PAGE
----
July 11, 2012 by Jeff
My 4 year 1-30 Forgotten Realms campaign is over and now it’s time to move on to our next adventure, Madness At Gardmore Abbey. After 4 years of running one campaign our group decided it would be nice to use this opportunity to try out some new things before D&D Next becomes developed enough that we can feel good about using it as our main system (assuming it is that good). And after 4 years of making my own adventures, encounters, and story lines the options that I put up for a vote amongst my players for this first post-1-30 round was published adventures (note, I wasn’t the only person in my group offering to run something).
The most popular choice was Gardmore Abbey. So we’re sticking with 4e for the time being, but going back to heroic tier where we haven’t played in several years. As soon as I saw that Gardmore was starting to pull ahead in the voting I pulled it out and started reading. I’ve now read through the whole thing and have a good idea of what I’m doing with it. That said, just because I’m running a published adventure doesn’t mean I don’t care about the players feeling connected to the story and feeling like it has a dynamic pace.
So there are some things I’m thinking about as I do my prep and some things I’m attempting to do to help the players feel more connected to the game and get more enjoyment out of the story and role-playing.
First, I am making restrictions on character creation. Well, not many, not since we decided to keep the adventure in the Nentir Vale (rather than move it to another setting) but I did create some character creation preferences as well. Some bonus, 1st level, feats if you choose a class or race that best evokes the story and setting. I’m not too worried about imbalancing things with a few bonus feats, they’re 1st level, so they’re only “so” powerful and the players won’t be using these PCs beyond 3 levels.
Second, I’m asking my players to look at the background information about the setting and trying to find inspiration from that to make their characters, rather than make a character and then see if you can fit it into the setting. I’ve told them that making a character you want to play is the number one priority…but see if you can do it by getting ideas from the setting.
Along with that I’ve asked them to contact me regularly and talk to me as they work on their characters so that I can help them fit what their doing into my vision of the Nentir Vale (which I have limited knowledge of anyway).
While character creation starts to wrap up I also am planning to give the PCs different quests (the adventure has 21 quests listed, about half a dozen of which can act as initial adventure hooks). This could create some interesting role-playing (“hey, we found a cool sword”, “uh, yeah, I need to take that and give it to someone, actually”) and connect them personally to the story (and in some cases each other).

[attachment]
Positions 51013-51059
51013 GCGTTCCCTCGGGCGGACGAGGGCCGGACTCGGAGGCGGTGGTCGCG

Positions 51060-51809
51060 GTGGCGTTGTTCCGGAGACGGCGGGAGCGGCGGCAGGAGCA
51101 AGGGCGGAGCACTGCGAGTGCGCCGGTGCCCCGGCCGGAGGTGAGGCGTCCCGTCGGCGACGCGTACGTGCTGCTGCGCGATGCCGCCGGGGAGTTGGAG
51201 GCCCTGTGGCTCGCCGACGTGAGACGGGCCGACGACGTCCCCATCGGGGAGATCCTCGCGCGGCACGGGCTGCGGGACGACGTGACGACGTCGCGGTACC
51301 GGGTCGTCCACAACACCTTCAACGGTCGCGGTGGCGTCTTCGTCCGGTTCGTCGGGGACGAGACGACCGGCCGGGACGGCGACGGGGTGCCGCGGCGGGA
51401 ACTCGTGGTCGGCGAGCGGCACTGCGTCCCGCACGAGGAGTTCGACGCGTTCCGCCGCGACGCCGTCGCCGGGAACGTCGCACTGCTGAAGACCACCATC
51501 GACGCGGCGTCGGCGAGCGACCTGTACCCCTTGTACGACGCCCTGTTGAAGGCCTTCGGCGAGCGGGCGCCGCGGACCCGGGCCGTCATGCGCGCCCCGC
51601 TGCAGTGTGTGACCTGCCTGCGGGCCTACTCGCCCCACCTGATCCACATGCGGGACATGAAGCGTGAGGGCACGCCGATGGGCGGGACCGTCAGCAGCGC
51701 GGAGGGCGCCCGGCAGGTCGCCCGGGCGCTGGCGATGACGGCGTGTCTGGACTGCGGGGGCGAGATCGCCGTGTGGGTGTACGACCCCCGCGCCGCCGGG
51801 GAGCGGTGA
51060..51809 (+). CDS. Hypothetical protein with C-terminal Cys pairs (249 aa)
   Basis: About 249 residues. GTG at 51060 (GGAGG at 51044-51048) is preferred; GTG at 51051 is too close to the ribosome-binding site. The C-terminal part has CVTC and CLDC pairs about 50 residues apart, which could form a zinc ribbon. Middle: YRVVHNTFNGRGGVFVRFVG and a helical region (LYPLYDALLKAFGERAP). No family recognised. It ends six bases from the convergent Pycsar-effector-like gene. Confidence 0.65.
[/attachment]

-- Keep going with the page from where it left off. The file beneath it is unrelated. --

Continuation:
All those different quests will hopefully act as a way of bringing them together at the right time and place to start the adventure and form a party.
Likewise, I’m interested in trying to keep things dynamic in the adventure…luckily, the adventure has a lot of that built in. It specifically says, “if you kill a lot of those and then leave, this is how things change while you’re gone”. That’s awesome, I don’t have to worry about it.
I’ve also used leveling as a way to highlight what the PCs were doing was important and when. I abandoned experience points a long time ago. I’m glad for it and don’t miss them at all. Good riddance, I say. But now I’m running a campaign of 3 levels in a published sandbox-style, dynamic adventure…it’s hard to know when/how to level the PCs using the same method. They could, after all, hit all the high points of the adventure right at the end…I can’t justify giving them two levels right after another after weeks of no leveling.
I mentioned that there were 21 quests in the game, I created a spreadsheet to track them all, and I considered just splitting them up. Complete 8 quests, get a level. This does feel a little like a compromise between what I want to do (level them when it feels right with the story) and experience points.
So those are the things I’m contemplating as I work on running Gardmore Abbey. I like the general direction I’m going, although I’ve had some blowback. I have some players who seem to be struggling with restrictions and being given guidelines on building characters. They just aren’t used to it, they’ve never dealt with it before, and I’m afraid it’s going to lead to some of them just not investing at all about their characters.
Likewise, quest-based leveling could feel just as uncompromising, uninspiring, and mechanical as experience points, so I’m even less sure on that idea than I am on the others.
What do you think? Am I being too limiting on my character creation ideals? Is quest-based leveling just experience points with easier math to track, but otherwise has all the same baggage? If it is, is that all bad?